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Proxima Centauri May Have An Earth-Like Planet Orbiting Around It

Proxima Centauri, the closest star to our Solar System, may have an Earth-Like planet.

The Best Candidate

Recently, a study revealed 20 potential ‘second Earth’ candidates from the Kepler list — making the search for life beyond our planet seem quite manageable.

Now, it could be a bit more manageable.

A report from German weekly Der Spiegel claims (although citing anonymous sources) that European astronomers have found a new Earth-like planet that is just near our home planet. The planet (still unnamed) was discovered to be orbiting Proxima Centauri — the closest star to our Solar System — and within the habitable zone that could allow the planet to hold liquid water on its surface.

So Near, Yet So Far

Shining brightly in this Hubble image is our closest stellar neighbour: Proxima Centauri. Proxima Centauri lies in the constellation of Centaurus (The Centaur), just over four light-years from Earth. Although it looks bright through the eye of Hubble, as you might expect from the nearest star to the Solar System, Proxima Centauri is not visible to the naked eye. Its average luminosity is very low, and it is quite small compared to other stars, at only about an eighth of the mass of the Sun. However, on occasion, its brightness increases. Proxima is what is known as a “flare star”, meaning that convection processes within the star’s body make it prone to random and dramatic changes in brightness. The convection processes not only trigger brilliant bursts of starlight but, combined with other factors, mean that Proxima Centauri is in for a very long life. Astronomers predict that this star will remain middle-aged — or a “main sequence” star in astronomical terms — for another four trillion years, some 300 times the age of the current Universe. These observations were taken using Hubble’s Wide Field and Planetary Camera 2 (WFPC2). Proxima Centauri is actually part of a triple star system — its two companions, Alpha Centauri A and B, lie out of frame. Although by cosmic standards it is a close neighbour, Proxima Centauri remains a point-like object even using Hubble’s eagle-eyed vision, hinting at the vast scale of the Universe around us.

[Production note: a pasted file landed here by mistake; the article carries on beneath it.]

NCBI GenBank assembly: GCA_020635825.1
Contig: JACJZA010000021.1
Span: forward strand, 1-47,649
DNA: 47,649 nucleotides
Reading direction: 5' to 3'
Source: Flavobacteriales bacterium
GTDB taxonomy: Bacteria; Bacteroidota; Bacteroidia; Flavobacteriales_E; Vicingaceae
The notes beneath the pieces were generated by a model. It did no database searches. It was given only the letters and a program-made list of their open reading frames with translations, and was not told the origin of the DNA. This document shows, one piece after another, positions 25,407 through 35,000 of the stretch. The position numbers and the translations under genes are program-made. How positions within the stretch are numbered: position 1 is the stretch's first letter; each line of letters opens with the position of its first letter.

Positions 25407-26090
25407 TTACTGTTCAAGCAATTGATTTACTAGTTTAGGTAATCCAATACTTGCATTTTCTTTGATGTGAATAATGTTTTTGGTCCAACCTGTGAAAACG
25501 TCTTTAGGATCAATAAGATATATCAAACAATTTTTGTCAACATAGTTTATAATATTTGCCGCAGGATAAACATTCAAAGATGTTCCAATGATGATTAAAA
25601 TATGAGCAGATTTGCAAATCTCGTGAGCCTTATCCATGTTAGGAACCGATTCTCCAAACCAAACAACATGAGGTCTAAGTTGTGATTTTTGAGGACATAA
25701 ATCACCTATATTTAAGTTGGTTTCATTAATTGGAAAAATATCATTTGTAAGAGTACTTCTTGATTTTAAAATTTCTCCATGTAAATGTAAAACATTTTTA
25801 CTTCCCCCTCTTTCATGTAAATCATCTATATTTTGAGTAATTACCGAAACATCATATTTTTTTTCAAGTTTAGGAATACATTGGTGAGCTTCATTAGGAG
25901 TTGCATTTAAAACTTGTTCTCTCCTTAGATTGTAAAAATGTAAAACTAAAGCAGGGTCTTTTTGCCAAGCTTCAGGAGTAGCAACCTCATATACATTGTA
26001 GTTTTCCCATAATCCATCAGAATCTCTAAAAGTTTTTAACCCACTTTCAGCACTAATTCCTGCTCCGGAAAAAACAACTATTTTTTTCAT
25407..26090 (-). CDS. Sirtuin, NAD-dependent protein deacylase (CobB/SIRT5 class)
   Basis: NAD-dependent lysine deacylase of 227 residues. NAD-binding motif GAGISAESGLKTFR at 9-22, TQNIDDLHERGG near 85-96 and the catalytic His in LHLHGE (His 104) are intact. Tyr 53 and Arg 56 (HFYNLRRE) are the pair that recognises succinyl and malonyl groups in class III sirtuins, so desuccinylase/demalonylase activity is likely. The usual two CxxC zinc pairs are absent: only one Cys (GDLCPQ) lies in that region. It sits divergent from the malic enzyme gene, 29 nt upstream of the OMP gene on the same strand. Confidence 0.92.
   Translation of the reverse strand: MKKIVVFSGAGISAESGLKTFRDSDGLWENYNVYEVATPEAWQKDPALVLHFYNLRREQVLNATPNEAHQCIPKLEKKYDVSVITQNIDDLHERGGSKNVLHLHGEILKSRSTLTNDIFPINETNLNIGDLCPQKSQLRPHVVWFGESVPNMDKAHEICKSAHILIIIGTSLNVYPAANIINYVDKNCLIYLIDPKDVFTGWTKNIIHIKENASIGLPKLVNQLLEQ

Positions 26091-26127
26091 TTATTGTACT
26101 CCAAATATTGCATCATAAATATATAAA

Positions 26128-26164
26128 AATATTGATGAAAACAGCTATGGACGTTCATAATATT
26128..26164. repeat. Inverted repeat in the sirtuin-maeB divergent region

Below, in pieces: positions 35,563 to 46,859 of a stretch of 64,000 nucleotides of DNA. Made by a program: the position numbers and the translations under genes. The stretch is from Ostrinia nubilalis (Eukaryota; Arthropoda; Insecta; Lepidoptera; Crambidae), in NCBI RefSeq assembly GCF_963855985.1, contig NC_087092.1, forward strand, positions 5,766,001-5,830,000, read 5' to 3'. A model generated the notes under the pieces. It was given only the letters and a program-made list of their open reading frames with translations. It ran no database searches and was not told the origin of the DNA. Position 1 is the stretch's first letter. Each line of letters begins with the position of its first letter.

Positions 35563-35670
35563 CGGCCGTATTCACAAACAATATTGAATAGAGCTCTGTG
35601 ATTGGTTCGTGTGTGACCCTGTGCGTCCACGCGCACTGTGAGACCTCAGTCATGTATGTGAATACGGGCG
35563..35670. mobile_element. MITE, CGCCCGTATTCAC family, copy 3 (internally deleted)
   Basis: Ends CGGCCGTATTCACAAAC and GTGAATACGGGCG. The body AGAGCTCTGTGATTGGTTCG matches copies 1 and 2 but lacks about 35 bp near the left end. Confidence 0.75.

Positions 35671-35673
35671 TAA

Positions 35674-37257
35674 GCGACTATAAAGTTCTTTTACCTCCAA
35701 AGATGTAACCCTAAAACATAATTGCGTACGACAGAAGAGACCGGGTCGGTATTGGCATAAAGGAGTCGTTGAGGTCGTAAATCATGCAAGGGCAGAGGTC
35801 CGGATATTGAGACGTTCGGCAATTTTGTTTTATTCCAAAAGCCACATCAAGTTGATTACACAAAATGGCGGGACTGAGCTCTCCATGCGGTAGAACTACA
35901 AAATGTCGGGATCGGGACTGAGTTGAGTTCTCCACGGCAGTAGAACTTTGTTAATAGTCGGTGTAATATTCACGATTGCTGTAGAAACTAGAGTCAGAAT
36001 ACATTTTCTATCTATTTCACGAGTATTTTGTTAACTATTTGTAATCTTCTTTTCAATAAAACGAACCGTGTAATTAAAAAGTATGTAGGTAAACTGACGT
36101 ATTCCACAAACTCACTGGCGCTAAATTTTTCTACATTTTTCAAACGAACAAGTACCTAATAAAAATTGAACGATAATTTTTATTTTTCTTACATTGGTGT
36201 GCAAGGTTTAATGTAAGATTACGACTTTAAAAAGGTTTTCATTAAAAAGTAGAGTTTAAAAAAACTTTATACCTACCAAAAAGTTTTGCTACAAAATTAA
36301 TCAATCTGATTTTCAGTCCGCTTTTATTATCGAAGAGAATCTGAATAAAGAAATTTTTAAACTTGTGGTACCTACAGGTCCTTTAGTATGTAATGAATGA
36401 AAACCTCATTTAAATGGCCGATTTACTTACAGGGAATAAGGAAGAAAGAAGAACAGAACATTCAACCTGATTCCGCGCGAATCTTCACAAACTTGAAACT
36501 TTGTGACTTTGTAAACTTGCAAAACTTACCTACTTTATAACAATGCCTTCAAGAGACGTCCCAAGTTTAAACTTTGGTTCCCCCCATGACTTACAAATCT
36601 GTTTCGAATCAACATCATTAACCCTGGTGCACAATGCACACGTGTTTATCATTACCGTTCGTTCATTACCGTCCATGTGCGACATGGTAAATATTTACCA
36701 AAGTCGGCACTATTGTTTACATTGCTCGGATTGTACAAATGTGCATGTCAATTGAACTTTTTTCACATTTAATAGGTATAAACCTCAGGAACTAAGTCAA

Proxima Centauri. ESA/Hubble

Proxima Centauri is part of the Alpha Centauri system, which is the nearest stellar system to our Solar System, with a distance of about 4.35 light-years away.

But even though the planet was reported to be spotted “so close by,” it’s still too  far for our modern technology to reach. Take note: One light-year is the distance light travels in one year, and light travels at about 300,000 km (186,000 mi) per second   

But then again, the universe is a vast space. Studying an exoplanet within the vicinity of our neighbor star is probably the best shot we can ever get to finding life outside the Earth.

Der Spiegel was rather thrifty on details about the discovery but said that the European Southern Observatory (ESO) will announce the finding at the end of the month.

However, although aware of the magazine’s report, ESO spokesman Richard Hook neither confirmed nor denied it.

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